Asian shares tumbled to seven-week lows and the dollar lost ground against the yen and the euro on Wednesday as investors were rattled by signs the U.S. presidential election race was tightening just days out to the Nov. 8 vote.
Markets were beginning to rethink their long-held bets of a victory for Democratic candidate Hillary Clinton amid signs her Republican rival Donald Trump could be closing the gap, forcing money out of riskier assets and into safe-havens such as the Swiss franc and gold.
Heavy selling also knocked the Mexican peso MXN=D2, seen as the most vulnerable to a Trump presidency due to his pledge to build a wall along the U.S. border with its neighbor to prevent entry of illegal immigrants, and other proposals including slapping tariffs on Mexican imports.
The peso, which posted its biggest fall in two months on Tuesday, extended losses to 19.380 to the dollar, its lowest level since early October.
Investor anxiety has deepened in recent sessions over a possible Trump victory given uncertainty on the Republican candidate’s stance on key issues including foreign policy, trade relations and immigrants, while Clinton is viewed as a candidate of the status quo.
MSCI’s broadest index of Asia-Pacific shares outside Japan .MIAPJ0000PUS dropped 1.3 percent to seven-week lows while Japan’s Nikkei .N225 fell 1.8 percent. U.S. stock futures ESc1 shed 0.4 percent in Asia, edging near four-month low touched on Tuesday.
“It’s becoming all about the U.S. elections. Markets are trying to factor in the changing atmosphere,” said Hirokazu Kabeya, chief global strategist at Daiwa Securities.
The tumultuous presidential race appeared to tighten after news that the Federal Bureau of Investigation was reviewing more emails as part of a probe into Clinton’s use of a private email server.
While Clinton held a five-percentage-point lead over Trump, according to a Reuters/Ipsos opinion poll released on Monday, some other polls showed her Republican rival ahead by 1-2 percentage points.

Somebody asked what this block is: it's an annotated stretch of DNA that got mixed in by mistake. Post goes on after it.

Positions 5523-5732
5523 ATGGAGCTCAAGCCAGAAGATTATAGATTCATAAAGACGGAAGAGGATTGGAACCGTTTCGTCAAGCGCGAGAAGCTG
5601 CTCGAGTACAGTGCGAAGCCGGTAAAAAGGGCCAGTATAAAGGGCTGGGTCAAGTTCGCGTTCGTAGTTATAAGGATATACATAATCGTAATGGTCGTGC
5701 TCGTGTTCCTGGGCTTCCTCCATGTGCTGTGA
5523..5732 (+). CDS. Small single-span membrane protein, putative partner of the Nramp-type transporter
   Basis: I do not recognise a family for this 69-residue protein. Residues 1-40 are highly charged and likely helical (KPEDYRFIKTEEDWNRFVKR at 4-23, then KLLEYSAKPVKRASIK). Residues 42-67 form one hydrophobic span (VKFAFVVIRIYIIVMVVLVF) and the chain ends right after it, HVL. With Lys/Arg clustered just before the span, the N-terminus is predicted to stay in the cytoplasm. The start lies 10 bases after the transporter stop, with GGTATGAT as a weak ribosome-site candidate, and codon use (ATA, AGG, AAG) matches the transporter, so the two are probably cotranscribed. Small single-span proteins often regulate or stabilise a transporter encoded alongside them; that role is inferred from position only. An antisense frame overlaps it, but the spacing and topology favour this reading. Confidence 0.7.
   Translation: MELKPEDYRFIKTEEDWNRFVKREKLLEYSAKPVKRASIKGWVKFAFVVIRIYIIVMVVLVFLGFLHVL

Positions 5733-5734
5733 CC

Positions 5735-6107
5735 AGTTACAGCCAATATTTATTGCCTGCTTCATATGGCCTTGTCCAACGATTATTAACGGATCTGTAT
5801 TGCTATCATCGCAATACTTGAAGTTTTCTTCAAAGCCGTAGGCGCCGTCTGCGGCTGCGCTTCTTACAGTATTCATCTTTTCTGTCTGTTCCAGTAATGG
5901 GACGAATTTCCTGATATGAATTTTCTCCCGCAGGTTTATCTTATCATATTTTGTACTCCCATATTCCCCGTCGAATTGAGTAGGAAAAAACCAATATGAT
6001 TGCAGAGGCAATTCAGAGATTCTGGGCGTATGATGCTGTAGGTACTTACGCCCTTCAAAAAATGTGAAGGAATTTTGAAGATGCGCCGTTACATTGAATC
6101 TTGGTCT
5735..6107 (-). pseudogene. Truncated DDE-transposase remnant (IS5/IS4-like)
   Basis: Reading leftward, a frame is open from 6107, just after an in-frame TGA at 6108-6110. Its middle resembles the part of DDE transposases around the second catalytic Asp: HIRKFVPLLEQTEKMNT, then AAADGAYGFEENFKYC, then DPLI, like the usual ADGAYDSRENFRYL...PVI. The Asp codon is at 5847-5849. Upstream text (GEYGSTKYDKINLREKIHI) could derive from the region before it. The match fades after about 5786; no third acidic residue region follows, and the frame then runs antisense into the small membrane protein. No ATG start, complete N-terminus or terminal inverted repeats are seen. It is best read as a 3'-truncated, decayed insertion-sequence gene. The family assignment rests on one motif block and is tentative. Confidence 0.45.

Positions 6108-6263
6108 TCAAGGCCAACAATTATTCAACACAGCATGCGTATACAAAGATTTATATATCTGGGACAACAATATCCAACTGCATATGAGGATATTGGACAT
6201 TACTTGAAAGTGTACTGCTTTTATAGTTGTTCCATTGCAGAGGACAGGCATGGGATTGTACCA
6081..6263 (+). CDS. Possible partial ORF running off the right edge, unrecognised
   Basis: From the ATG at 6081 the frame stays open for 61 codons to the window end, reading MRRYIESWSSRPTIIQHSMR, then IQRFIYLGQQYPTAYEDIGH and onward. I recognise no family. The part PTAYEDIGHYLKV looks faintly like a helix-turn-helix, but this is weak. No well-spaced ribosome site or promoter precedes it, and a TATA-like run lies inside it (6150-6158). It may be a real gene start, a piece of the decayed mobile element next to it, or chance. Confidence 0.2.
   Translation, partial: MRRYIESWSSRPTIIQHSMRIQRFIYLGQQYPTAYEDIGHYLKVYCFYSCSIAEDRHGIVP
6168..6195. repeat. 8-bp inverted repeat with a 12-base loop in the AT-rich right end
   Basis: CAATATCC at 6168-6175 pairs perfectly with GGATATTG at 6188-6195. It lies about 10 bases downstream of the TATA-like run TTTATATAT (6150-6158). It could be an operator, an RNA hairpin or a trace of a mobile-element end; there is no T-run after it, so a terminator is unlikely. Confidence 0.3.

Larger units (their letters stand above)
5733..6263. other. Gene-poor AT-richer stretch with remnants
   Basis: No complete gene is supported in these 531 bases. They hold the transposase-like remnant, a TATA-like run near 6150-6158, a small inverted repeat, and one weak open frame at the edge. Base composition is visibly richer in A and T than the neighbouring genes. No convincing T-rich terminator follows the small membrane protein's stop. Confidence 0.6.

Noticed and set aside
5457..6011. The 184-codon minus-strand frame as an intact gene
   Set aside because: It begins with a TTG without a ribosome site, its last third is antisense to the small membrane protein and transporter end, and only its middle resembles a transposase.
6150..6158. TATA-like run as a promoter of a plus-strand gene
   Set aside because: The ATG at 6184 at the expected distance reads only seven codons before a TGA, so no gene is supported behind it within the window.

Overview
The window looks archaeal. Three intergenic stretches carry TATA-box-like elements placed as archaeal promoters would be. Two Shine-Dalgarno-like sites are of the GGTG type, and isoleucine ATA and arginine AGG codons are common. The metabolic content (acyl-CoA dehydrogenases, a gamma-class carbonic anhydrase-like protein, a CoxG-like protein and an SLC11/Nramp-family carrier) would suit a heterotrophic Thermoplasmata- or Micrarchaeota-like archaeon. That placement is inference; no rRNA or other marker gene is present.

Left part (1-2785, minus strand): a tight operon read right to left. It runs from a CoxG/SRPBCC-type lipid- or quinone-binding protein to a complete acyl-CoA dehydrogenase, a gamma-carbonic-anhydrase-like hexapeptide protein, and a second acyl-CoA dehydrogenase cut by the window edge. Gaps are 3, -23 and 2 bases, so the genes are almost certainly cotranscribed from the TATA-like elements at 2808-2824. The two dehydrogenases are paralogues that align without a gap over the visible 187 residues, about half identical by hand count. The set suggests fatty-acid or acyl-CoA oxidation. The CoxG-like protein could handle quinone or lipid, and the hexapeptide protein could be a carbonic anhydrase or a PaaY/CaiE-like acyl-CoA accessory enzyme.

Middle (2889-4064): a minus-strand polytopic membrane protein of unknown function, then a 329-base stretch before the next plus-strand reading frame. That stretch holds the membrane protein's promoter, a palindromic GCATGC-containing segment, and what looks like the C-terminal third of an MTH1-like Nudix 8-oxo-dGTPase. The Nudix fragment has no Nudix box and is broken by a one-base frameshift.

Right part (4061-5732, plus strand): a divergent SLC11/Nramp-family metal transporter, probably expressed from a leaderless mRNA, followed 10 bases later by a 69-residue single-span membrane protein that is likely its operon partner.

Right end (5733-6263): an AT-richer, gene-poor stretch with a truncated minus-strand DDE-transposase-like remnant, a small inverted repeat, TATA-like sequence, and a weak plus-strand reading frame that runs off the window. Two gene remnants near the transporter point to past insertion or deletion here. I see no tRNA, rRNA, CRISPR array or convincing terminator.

That pushed U.S. S&P 500 Index .SPX down to a four-month closing low on Tuesday. The CBOE volatility index .VIX, often seen as investors’ fear gauge, briefly rose to a two-month high above 20 percent.
In the currency market, traders sold the dollar partly as they suspect Trump would prefer a weaker dollar given his protectionist stance on international trade.
The euro EUR= rose to a three-week high of $1.1069 in U.S. trade on Tuesday, up about two percent from its 7-1/2-month low of $1.0851 hit just over a week ago. It last stood at $1.1065.
Against the yen, the dollar slipped to 103.69 yen JPY= from three-month high of 105.54 yen set on Friday.
“If you had a long dollar position on the view that the dollar would gain because Clinton would win, you would surely close that position because her victory is less certain,” said Koichi Yoshikawa, executive director of financial markets at Standard Chartered Bank.
“And people were buying back the euro because that is the currency that had been being shorted the most against the dollar,” he added.
Other safe-haven assets were also favored, with the Swiss franc rising to 1.0782 franc per euro EURCHF=, its highest level since late June. Gold XAU= hit a four-week high of $1,291.6 per ounce on Tuesday and last stood at $1,288.5.
The tense back drop in markets came as the Federal Reserve holds its two-day policy meeting, with its statement due later on Wednesday.
While traders do not expect the central bank to raise interest rates just a week ahead of the presidential election, they are looking for signs that the Fed is set to hike rates in December.
U.S. interest rate futures FFZ6 FFF7 are pricing in about 70 percent chance of a rate hike in December but virtually no likelihood of a hike on Wednesday.
Oil prices tumbled to one-month lows as a trade group’s report of larger-than-expected U.S. crude inventory added to concerns about oversupply from growing doubts over whether oil producing countries can agree on an output cut later this month.
Brent crude futures LCOc1 fell to $47.82 per barrel, having hit a low of $47.72 on Tuesday.
Still, even as investors were moving out of riskier assets, copper CMCU3 bucked the trend, rising to a three-month high of $4,922 a tonne on Tuesday before easing to $4,885 in Asia.
So did iron ore futures in China DCIOcv1, which hit two-year highs on hopes the Chinese economy may be mending.